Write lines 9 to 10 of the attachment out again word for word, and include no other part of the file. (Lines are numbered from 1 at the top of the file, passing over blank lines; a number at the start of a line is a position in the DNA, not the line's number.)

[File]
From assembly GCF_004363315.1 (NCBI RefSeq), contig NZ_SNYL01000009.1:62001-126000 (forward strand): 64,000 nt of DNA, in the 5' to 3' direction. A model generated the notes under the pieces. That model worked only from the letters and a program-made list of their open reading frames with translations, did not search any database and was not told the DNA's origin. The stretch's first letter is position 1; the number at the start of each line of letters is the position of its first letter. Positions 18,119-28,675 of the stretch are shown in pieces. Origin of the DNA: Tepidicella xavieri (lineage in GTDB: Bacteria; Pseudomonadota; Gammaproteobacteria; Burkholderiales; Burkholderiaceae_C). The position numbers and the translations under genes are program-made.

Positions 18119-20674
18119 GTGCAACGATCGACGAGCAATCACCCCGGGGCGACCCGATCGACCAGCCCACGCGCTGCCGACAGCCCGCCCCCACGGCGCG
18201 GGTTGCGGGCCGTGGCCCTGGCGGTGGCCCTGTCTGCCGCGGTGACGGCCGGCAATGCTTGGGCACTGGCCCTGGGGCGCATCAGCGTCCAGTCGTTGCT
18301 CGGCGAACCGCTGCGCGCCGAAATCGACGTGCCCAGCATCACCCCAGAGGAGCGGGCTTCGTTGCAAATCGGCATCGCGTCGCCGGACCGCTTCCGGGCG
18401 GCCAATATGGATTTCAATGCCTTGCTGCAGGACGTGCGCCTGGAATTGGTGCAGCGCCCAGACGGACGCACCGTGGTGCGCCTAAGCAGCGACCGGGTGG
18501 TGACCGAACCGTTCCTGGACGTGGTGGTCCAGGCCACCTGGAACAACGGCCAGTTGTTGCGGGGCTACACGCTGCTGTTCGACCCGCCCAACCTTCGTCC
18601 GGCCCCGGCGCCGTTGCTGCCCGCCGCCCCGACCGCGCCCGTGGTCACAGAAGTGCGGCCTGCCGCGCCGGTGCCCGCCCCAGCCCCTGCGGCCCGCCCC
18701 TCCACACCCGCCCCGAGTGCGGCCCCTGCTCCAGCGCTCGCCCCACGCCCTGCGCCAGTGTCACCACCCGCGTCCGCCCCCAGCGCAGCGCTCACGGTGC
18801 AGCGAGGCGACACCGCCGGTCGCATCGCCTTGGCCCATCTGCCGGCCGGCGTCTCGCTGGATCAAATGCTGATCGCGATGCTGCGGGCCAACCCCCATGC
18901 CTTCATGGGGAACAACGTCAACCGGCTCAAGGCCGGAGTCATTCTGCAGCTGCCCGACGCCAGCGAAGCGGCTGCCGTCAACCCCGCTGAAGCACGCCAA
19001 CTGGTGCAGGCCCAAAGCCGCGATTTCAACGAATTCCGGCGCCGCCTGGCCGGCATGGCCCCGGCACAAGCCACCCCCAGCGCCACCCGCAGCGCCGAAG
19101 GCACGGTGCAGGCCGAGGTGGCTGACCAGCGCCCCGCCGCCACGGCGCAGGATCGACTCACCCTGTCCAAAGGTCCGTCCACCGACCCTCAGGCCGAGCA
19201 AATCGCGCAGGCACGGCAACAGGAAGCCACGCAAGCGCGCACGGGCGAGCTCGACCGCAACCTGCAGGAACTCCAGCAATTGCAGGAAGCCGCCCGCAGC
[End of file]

18701 TCCACACCCGCCCCGAGTGCGGCCCCTGCTCCAGCGCTCGCCCCACGCCCTGCGCCAGTGTCACCACCCGCGTCCGCCCCCAGCGCAGCGCTCACGGTGC
18801 AGCGAGGCGACACCGCCGGTCGCATCGCCTTGGCCCATCTGCCGGCCGGCGTCTCGCTGGATCAAATGCTGATCGCGATGCTGCGGGCCAACCCCCATGC